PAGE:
Ethanol-containing PRF resin adhesives

To investigate the effect of ethanol content on aldehyde emissions, ethanol-containing PRF resin adhesives were prepared in a laboratory using an ethanol-free PRF resin sample provided from Oshika Corporation as the base. Three grades of ethanol-containing PRF resins were prepared by adding and mixing pure ethanol at 1, 5, and 10 percent by weight to the ethanol-free PRF base resin. As for the ethanol-free PRF adhesives, sugi laminas were also used with a moisture content of approximately 11.5 percent and size of 400 (L) by 120 (T) by 30 (R) mm. The test specimens were made from four laminas. The original ethanol-free resin, used as a control, and the ethanol PRF resins were mixed with 15 percent (relative to resin weight) of curing agent, as previously described, and applied to the lamina with a spread rate of 300 g/[m.sup.2]. The pressing conditions, the specimen size, and the manner of conditioning were the same as for the ethanol-free PRF adhesives. Two glued-laminated timber samples per condition were manufactured.

Preparing specimens with different exposure direction areas

Laminas were provided by Meiken Lamwood Corporation as kiln-dried sugi. Only knot-free sugi laminas were chosen to eliminate the effect of knots on the aldehyde emission pathways. The moisture content of the laminas was approximately 11.5 percent, and the laminas were cut to dimensions of 400 by 120 by 30 mm. The test specimens were made from four laminas. The 10 percent ethanol-containing PRF resin was mixed with the curing reagent as described previously and applied to the laminas with a spread rate of 300 g/[m.sup.2]. The closed assembly time was 15 minutes. Cold pressing was performed at 30[degrees]C for 24 hours under 0.68 MPa. Two glued-laminated timber samples per condition were manufactured. Each product was cut as cubic specimens measuring 106 by 106 by 106 mm, whereupon the specimens were separately wrapped in a polyethylene bag and placed in a 20[degrees]C, 65 percent relative humidity, air-conditioned room for 1 day. In total six specimens, each with an exposure area of 45,000 [mm.sup.2], were prepared from clear laminas and sealed with aluminum tape in the three different exposure directions, cross section (CS) sealed, radial section (RS) sealed, and tangential section (TS) sealed, as shown in Figure 1.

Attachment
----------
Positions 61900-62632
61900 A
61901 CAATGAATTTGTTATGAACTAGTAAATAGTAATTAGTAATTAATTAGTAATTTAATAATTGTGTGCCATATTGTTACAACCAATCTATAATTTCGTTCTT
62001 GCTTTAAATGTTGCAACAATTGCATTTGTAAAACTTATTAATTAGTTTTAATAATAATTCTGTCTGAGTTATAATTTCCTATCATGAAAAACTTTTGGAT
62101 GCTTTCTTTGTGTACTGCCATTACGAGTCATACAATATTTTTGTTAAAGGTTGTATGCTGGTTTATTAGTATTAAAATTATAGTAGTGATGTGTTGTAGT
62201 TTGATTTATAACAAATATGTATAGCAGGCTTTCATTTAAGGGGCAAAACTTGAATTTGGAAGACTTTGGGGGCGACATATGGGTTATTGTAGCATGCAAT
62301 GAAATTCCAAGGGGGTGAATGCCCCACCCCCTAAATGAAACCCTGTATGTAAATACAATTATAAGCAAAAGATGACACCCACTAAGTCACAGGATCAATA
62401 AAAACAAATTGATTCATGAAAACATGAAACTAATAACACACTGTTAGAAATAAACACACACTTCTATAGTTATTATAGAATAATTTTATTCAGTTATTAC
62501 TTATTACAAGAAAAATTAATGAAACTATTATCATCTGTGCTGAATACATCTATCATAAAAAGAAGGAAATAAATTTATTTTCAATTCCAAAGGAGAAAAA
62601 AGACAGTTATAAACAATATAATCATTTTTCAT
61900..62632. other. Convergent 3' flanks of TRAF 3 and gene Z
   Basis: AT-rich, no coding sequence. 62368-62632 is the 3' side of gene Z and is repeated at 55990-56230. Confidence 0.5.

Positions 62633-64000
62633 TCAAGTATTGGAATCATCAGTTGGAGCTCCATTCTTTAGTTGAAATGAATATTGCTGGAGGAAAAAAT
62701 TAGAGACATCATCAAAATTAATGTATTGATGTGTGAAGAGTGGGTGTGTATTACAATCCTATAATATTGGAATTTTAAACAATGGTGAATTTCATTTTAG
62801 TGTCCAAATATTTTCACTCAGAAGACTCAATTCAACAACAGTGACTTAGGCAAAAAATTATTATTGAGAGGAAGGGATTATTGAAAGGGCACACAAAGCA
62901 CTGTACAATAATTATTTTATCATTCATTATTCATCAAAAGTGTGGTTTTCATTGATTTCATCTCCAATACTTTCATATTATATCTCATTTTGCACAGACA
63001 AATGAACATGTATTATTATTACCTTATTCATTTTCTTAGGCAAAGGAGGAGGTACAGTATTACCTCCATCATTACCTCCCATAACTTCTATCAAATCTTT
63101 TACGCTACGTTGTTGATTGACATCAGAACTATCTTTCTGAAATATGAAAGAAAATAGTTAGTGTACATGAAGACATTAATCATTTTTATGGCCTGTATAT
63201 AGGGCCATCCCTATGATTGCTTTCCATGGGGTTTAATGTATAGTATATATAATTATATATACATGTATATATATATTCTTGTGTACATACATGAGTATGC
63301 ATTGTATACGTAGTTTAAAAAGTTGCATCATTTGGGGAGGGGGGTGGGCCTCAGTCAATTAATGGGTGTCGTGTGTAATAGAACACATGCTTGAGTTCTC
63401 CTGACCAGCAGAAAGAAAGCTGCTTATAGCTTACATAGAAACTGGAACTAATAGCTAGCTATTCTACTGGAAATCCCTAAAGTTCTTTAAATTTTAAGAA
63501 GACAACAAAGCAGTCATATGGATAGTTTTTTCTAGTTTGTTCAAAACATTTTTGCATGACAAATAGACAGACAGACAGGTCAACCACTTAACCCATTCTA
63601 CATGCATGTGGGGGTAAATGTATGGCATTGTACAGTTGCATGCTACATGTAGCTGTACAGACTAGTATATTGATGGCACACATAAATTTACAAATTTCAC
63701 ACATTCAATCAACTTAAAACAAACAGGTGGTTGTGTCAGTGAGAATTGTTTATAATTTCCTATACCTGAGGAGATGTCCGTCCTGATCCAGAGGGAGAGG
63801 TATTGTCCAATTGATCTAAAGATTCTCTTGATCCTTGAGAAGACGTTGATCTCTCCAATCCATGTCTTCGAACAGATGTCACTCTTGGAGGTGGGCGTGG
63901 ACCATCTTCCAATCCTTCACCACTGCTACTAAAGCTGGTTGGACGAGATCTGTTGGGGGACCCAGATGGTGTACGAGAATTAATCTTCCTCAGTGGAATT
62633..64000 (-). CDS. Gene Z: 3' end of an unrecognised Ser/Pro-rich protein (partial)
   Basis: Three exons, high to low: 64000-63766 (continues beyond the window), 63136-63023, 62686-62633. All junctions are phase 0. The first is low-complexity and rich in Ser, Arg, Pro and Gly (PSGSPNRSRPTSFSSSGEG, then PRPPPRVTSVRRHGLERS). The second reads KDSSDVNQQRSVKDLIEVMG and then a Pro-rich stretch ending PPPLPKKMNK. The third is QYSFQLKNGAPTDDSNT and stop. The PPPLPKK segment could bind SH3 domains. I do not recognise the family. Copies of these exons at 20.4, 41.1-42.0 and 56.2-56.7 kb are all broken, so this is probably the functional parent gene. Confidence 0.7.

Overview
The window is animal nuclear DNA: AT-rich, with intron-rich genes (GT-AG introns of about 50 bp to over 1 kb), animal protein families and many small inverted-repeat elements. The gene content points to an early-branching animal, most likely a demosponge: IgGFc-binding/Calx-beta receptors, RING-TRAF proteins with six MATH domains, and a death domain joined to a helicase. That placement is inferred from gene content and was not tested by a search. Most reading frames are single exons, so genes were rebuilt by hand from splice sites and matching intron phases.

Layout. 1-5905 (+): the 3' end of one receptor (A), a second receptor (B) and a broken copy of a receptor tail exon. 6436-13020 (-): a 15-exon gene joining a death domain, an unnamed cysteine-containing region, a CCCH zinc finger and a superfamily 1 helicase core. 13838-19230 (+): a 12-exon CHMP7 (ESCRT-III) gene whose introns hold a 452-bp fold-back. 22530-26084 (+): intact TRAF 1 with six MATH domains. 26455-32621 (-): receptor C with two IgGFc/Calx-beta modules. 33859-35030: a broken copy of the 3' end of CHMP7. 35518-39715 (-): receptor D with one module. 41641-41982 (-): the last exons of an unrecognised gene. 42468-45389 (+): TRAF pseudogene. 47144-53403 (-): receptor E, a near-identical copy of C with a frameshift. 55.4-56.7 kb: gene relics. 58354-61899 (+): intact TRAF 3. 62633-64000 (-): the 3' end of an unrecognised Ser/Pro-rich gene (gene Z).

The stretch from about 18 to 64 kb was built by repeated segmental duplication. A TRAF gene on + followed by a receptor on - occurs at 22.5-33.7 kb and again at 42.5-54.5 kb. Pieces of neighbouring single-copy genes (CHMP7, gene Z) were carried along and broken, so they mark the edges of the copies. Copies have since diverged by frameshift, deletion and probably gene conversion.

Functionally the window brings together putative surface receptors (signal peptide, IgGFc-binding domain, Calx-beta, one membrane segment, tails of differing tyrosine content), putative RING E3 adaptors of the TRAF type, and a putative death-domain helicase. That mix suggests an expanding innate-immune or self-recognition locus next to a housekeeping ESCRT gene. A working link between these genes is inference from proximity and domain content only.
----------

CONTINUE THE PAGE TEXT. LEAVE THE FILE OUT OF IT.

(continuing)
Aldehyde emission measurement

Measurements of acetaldehyde emissions from the glued-laminated timbers were subjected to the Japanese Industrial Standard (JIS) A1901 small chamber method (JIS 2009). In the 20-liter small chamber system (ADPAC system, ADTEC), the temperature was maintained at 28[degrees]C, the relative humidity at 50 percent, with a ventilation rate of 0.5 [h.sup.-1]. The loading factor was 2.16 [m.sup.2]/[m.sup.3] and 2.25 [m.sup.2]/[m.sup.3] for ethanol-free PRF resin series and ethanol-containing PRF resin series, respectively. The 5 liters of air in the chamber was sampled through a 2,4-dinitrophenlyhydrazine (DNPH) cartridge (GL Science) using a sampling pump operating at 167 mL/min. Sampling was performed on days 1, 3, 7, 14, 28, and 125 after sample placement in the chamber.